Harry KOSLOWSKI, a/k/a Harry Murray Koslowski, Appellant, v. Sam KOSLOWSKI, etc., Respondent, et al., Defendant.
In an action, inter alia, for an accounting and the imposition of a constructive trust, the plaintiff appeals from (1) a decision of the Supreme Court, Kings County (Douglass, J.), dated September 5, 2000, (2) an order of the same court, dated October 23, 2000, which, in effect, denied his application for leave to reargue the decision, and (3) a judgment of the same court, entered June 7, 2002, which, after a nonjury trial, dismissed the complaint.
ORDERED that the appeals from the decision and the order are dismissed, as no appeal lies from a decision (see Schicchi v. J.A. Green Constr. Corp., 100 A.D.2d 509, 472 N.Y.S.2d 718) or an order denying reargument (see DeFreitas v. Board of Educ. of City of Mount Vernon Dist. No. 416, 129 A.D.2d 672, 514 N.Y.S.2d 433); and it is further,
ORDERED that the judgment is affirmed; and it is further,
ORDERED that one bill of costs is awarded to the respondent.
It is well settled that where, as here, a case has been tried without a jury, this court's “power to review the evidence is as broad as that of the trial court, bearing in mind, of course, that due regard must be given to the decision of the Trial Judge who was in a position to assess the evidence and the credibility of the witnesses” (Universal Leasing Servs. v. Flushing Hae Kwan Rest., 169 A.D.2d 829, 830, 565 N.Y.S.2d 199). Moreover, the trial court's determination will not generally be disturbed on appeal unless it could not have been reached under any fair interpretation of the evidence (see Greenberg v. Behlen, 220 A.D.2d 720, 633 N.Y.S.2d 189; Universal Leasing Servs. v. Flushing Hae Kwan Rest., supra).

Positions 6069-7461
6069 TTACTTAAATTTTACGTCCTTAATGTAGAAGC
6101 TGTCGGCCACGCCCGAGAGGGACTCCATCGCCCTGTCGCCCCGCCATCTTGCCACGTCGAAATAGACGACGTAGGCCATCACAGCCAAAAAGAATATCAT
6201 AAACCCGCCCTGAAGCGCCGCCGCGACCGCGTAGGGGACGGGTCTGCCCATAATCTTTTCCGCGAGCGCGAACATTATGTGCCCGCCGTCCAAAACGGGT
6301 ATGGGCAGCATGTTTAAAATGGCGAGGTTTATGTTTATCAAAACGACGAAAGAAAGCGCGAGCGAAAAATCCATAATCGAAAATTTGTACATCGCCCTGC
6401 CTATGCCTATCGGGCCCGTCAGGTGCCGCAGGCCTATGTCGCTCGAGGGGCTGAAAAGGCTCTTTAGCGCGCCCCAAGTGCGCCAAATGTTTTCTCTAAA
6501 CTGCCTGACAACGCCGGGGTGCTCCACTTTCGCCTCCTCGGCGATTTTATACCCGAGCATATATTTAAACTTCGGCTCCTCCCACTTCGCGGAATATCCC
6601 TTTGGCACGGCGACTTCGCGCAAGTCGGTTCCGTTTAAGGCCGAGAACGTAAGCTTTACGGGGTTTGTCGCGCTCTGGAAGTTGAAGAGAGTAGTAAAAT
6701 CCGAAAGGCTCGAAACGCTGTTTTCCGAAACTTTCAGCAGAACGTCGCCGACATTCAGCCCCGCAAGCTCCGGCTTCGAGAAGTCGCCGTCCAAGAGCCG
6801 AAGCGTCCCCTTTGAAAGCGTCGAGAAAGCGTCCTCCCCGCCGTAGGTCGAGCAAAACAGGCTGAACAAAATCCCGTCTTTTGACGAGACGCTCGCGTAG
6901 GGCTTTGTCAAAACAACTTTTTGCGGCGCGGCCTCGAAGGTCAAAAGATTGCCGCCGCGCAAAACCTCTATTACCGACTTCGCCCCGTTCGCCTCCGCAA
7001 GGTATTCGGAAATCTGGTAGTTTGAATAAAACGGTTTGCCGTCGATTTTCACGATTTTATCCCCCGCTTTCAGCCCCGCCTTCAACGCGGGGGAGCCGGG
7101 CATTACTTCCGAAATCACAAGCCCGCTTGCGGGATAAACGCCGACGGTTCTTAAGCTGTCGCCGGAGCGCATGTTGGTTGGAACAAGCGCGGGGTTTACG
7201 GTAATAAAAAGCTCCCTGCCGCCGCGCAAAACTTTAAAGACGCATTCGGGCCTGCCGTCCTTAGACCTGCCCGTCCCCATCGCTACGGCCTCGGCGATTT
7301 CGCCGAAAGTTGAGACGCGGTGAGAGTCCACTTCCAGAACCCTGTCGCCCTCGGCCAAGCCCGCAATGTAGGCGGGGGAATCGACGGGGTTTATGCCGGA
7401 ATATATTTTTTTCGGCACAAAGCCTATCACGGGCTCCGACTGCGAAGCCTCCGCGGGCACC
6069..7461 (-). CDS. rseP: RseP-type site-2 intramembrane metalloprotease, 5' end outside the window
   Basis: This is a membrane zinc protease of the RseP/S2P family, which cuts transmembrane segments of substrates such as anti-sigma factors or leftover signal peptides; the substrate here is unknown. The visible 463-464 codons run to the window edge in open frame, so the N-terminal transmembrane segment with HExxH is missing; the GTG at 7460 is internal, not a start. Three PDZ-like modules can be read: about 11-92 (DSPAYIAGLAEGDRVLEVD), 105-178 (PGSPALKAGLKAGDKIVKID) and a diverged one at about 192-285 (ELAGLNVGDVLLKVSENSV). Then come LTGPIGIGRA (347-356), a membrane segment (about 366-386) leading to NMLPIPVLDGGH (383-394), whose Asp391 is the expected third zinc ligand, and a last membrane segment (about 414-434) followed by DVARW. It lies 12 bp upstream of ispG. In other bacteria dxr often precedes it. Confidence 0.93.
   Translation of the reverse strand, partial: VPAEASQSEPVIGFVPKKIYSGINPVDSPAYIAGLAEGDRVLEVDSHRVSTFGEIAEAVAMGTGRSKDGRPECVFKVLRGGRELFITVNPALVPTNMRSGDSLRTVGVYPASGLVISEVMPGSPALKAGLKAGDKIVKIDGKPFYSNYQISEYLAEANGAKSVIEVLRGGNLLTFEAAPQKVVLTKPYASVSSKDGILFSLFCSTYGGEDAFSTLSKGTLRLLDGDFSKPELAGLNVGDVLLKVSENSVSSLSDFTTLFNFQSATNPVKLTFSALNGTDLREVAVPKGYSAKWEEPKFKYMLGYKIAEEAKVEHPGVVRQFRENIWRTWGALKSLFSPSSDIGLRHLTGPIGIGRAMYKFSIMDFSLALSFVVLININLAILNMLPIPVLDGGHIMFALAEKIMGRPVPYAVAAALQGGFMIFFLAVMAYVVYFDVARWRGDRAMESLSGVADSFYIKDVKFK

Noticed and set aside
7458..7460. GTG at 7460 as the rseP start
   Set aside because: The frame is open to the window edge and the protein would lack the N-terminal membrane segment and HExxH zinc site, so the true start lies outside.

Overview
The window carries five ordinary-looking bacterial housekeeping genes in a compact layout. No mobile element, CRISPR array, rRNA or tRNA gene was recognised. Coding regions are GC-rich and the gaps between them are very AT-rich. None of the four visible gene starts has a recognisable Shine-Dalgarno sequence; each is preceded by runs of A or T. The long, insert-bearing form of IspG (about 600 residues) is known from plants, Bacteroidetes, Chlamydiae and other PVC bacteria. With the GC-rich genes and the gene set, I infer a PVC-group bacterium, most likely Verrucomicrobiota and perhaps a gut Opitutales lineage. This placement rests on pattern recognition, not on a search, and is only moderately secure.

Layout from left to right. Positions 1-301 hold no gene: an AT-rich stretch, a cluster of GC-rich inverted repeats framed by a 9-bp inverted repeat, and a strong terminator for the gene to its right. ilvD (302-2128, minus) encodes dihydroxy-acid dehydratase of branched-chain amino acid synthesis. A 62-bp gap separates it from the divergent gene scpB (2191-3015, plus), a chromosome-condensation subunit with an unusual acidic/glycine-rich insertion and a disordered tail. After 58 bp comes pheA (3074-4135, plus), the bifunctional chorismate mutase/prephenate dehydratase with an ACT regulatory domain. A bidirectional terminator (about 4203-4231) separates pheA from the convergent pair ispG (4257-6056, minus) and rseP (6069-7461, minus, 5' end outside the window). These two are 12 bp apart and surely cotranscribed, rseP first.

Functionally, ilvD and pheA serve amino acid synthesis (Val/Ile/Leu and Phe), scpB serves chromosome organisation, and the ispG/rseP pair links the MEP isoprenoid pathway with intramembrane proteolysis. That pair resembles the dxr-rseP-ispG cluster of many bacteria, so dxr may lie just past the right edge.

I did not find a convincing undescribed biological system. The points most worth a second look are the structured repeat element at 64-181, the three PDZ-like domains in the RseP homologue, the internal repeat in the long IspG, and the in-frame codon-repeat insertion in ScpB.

Contrary to the plaintiff's contention, the Supreme Court's determination that he failed to establish the elements necessary to grant a constructive trust is supported by a fair interpretation of the evidence. A constructive trust will be imposed where the evidence establishes that there was a confidential relationship, an express or implied promise, a transfer in reliance on that promise, and unjust enrichment (see Neos v. Neos, 262 A.D.2d 467, 468, 692 N.Y.S.2d 133; Djamoos v. Djamoos, 153 A.D.2d 871, 545 N.Y.S.2d 596). Here, the plaintiff failed to present credible evidence sufficient to establish that the respondent promised to return a 50% interest in certain real properties to him or that the respondent was unjustly enriched by the failure to return such interest.
The plaintiff's remaining contention is without merit.